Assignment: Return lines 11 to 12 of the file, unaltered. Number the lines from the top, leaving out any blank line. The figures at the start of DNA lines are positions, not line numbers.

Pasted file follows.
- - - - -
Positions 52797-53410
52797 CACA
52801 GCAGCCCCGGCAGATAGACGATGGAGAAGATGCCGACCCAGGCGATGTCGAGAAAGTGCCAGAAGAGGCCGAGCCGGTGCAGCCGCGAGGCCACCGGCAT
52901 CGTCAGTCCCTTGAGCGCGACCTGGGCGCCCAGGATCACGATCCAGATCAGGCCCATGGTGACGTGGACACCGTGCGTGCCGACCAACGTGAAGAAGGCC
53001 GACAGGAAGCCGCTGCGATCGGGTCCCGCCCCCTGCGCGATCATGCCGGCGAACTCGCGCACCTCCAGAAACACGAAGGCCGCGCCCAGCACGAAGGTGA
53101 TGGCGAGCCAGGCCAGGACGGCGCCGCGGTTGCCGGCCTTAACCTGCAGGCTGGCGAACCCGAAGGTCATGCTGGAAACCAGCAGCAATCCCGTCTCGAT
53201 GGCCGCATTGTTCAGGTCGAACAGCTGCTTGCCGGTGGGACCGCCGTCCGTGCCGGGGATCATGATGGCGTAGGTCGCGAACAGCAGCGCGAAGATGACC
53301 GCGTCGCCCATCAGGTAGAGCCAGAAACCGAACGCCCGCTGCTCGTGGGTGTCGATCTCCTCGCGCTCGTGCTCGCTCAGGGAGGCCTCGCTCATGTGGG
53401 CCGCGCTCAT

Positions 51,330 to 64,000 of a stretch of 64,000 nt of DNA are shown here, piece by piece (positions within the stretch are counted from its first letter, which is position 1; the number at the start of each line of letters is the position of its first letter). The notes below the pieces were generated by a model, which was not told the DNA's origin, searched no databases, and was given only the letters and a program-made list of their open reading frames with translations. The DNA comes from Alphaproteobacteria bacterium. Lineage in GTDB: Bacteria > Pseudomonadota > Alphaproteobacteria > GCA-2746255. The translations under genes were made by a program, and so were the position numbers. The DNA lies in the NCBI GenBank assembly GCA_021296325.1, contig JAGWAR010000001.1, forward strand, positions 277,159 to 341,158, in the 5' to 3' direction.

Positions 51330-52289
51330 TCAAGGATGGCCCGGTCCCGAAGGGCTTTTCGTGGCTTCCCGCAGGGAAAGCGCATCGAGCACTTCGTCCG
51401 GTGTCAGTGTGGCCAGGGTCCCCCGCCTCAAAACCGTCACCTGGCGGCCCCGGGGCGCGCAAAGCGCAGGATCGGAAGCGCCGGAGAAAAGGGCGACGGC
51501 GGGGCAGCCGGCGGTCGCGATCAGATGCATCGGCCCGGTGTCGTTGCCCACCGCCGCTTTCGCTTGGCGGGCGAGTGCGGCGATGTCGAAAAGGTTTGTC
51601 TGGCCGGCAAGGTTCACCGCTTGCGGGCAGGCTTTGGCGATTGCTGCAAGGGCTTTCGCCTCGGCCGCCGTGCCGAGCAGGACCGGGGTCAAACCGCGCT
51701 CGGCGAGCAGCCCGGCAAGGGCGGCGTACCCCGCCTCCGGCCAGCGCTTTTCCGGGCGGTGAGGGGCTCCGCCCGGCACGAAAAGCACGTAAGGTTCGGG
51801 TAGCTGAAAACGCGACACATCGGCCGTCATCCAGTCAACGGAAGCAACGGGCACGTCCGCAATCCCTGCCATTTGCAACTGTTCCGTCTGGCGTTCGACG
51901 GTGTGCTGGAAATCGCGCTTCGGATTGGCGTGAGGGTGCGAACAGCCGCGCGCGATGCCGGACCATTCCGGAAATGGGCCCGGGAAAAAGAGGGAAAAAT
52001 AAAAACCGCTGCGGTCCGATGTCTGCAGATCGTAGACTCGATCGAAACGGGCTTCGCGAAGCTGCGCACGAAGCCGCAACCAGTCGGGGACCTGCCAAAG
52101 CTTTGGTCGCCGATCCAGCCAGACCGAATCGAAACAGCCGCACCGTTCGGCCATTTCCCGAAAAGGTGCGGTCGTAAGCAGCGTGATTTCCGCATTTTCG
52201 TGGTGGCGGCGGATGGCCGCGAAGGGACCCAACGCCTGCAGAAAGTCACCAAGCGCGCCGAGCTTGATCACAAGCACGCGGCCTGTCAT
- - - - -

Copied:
Positions 51330-52289
51330 TCAAGGATGGCCCGGTCCCGAAGGGCTTTTCGTGGCTTCCCGCAGGGAAAGCGCATCGAGCACTTCGTCCG